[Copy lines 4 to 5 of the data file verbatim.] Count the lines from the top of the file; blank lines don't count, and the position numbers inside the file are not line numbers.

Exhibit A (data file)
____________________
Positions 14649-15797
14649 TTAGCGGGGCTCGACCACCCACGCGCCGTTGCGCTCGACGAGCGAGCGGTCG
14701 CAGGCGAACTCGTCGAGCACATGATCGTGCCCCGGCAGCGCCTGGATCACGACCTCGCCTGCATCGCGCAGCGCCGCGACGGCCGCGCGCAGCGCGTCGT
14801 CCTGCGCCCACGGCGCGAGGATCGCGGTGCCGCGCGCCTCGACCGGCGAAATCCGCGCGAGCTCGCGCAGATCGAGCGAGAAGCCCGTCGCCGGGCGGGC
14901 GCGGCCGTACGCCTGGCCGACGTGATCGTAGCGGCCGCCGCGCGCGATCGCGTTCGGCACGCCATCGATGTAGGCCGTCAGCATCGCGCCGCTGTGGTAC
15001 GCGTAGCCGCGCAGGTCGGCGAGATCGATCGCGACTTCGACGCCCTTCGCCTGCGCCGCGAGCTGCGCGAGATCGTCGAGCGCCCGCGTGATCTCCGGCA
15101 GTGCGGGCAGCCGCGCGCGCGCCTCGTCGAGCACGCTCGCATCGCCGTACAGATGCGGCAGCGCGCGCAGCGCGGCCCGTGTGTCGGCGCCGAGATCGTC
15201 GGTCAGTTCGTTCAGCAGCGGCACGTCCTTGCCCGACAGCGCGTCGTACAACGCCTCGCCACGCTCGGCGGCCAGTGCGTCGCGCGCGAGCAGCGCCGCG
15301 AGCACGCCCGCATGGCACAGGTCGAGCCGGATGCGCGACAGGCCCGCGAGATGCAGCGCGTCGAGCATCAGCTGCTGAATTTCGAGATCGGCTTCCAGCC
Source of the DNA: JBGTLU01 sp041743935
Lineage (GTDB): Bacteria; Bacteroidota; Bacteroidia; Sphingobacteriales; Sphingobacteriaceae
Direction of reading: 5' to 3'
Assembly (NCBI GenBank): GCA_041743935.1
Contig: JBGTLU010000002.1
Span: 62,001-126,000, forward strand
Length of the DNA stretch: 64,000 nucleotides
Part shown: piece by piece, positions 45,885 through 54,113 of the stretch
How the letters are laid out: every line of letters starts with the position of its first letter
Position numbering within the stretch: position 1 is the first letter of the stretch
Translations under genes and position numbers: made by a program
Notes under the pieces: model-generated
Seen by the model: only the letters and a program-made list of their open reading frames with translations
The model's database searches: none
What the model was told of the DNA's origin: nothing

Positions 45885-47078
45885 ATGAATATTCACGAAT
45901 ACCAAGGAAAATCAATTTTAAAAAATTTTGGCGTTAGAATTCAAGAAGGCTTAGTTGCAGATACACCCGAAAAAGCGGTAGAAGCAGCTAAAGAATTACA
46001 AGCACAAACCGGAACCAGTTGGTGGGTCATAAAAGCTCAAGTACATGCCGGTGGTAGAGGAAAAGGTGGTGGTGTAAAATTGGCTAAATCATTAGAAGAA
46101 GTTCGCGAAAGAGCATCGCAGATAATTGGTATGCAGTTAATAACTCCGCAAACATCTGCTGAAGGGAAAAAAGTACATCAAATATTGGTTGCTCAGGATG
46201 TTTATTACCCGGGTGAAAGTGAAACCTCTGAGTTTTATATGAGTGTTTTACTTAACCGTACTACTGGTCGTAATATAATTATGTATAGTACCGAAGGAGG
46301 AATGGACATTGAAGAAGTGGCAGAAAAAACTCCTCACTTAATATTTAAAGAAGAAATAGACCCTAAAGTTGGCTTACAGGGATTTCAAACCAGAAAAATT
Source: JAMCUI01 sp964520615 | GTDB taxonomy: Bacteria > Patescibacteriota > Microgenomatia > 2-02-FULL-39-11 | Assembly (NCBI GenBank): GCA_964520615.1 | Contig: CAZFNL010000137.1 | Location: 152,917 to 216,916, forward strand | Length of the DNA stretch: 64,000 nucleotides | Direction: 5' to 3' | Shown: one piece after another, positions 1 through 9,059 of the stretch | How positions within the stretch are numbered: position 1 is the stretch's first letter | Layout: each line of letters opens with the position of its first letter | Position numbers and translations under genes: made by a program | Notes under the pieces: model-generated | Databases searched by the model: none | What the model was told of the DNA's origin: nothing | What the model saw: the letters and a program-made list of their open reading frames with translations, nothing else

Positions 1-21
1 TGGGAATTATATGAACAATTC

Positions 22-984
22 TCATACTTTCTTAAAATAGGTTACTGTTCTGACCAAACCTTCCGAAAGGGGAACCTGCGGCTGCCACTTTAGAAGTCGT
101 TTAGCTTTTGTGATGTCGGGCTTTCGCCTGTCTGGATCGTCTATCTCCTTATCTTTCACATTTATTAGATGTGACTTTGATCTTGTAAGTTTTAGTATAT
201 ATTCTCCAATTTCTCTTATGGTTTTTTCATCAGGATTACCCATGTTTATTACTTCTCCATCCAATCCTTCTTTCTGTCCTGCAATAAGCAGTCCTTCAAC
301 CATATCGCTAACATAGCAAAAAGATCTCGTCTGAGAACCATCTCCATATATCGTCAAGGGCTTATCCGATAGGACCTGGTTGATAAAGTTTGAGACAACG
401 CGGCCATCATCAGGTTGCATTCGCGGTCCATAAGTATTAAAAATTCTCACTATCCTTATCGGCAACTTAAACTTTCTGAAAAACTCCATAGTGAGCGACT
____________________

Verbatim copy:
14801 CCTGCGCCCACGGCGCGAGGATCGCGGTGCCGCGCGCCTCGACCGGCGAAATCCGCGCGAGCTCGCGCAGATCGAGCGAGAAGCCCGTCGCCGGGCGGGC
14901 GCGGCCGTACGCCTGGCCGACGTGATCGTAGCGGCCGCCGCGCGCGATCGCGTTCGGCACGCCATCGATGTAGGCCGTCAGCATCGCGCCGCTGTGGTAC